N’Jhari Jackson will tell you he is a junior at Carrollwood Day School in Tampa. He will tell you he likes to play football and lacrosse for the school. The humble 15-year-old will conveniently leave out that he is helping save lives in his community.
MONDAY MOTIVATION: 15YO N’Jhari Jackson of Carrollwood Day School presented a $1,000 check for pediatric cancer research at the Dick Vitale Gala. N’Jhari raised the money through one of his books he wrote... but he’s doing so much more in the community!https://t.co/EizJHl5ZqApic.twitter.com/mgVU9k1xeD
“You never know when an emergency is going to happen,” said Jackson. “It’s good knowing that in case it does happen, I can help as much as possible.”
His way of helping is by providing life saving devices. His Eagle Scout project was to raise money to buy an AED defibrillator, complete with proper training, and special first-aid kit. Jackson’s giving was just beginning.
To date, Jackson has helped train hundreds of adults in CPR and helped provide 20 AED’s in Tampa Bay schools and youth sports program facilities. Three of these devices he bought with his own money and with the help of a $50,000 grant from the Tampa Bay Lightning in 2015, he was able to do more.
The honor came from the team as one of their Community Heroes.
He also donated to Haley Veterans Home, Shriners Hospital Tampa, The Paideia School, Boy Scouts of America Troop 142 and The Joshua House.
Jackson’s giving and service to his community was far from over though. His next project idea came from a tragic ending to a swim meet.
“Someone dove in next to me and they didn’t come up. He had sudden cardiac arrest diving off the block,” said Jackson. “So many kids have heart problems and they don’t even know it.”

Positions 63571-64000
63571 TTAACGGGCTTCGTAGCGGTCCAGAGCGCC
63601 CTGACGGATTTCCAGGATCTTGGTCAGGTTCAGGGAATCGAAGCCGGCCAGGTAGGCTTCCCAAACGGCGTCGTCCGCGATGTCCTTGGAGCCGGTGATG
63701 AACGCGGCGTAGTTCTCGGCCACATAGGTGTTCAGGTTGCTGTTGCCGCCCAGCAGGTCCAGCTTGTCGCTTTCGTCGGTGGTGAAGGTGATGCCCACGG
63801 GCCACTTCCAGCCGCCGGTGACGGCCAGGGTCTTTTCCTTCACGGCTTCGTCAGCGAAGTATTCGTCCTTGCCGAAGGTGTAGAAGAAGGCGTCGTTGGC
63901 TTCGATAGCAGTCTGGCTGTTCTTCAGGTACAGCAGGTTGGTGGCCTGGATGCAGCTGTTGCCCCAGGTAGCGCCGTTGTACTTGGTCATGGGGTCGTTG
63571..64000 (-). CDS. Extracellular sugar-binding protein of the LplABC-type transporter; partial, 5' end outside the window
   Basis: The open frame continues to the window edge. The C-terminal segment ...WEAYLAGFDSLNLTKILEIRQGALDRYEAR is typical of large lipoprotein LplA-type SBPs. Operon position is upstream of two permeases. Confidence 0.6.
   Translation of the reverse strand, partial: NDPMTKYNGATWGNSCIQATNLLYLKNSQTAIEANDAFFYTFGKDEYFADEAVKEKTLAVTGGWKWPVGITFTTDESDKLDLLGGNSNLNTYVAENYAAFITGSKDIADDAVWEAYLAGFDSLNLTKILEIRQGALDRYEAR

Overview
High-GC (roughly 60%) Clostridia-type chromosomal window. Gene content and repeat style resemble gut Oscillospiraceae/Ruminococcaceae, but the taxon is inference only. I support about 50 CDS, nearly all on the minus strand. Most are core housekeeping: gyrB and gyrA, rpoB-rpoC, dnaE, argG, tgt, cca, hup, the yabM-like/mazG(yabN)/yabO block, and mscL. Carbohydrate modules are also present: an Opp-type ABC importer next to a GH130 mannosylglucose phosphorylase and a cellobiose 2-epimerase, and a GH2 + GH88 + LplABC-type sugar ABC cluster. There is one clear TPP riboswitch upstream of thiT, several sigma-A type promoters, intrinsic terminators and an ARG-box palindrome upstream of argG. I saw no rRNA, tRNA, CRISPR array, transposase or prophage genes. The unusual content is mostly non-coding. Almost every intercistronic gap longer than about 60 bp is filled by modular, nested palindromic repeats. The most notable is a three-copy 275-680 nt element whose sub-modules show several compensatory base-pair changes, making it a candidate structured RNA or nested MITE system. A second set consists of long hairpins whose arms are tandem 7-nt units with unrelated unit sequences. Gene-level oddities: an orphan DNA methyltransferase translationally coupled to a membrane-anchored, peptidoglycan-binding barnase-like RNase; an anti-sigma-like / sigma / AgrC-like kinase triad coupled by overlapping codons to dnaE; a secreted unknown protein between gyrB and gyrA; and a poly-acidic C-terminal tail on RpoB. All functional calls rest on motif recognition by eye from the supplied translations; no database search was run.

Now, one of Jackson’s non-profits helps raise money to fund heart screenings in conjunction with sports physicals for young people in Tampa Bay. His passion for helping others stemmed from medical hardships of his own.
"A few years ago, I was diagnosed with juvenile idiopathic arthritis. It’s an autoimmune disease," said Jackson.
It’s a condition causing debilitating pain in his joints.
"The doctor told me I would never be able to play football again,” said Jackson.
Following several surgeries, Jackson can now play all the sports he loves, hoping he is inspiring others in the process.
Currently, Jackson is raising money through book sales of one of his books entitled, “One Poke, Two Pokes, Three. This is not a joke!”
He is planning to donate all the money raised from that book, inspired by children battling pediatric cancer, to Dick Vitale’s Gala in May. As of this story’s air date, Jackson has raised $600.
"I just want them to know that I definitely care ... I just want people to know that anything is possible."
In May, Jackson will be honored by former Tampa Bay Buccaneers Coach Tony Dungy and former Tampa Bay Buccaneer linebacker Derrick Brooks as one of the finalists for the 2018 U.S. Army-Pro Football Hall of Fame Award for Excellence.
For more information on N’Jhari’s books and non-profits here.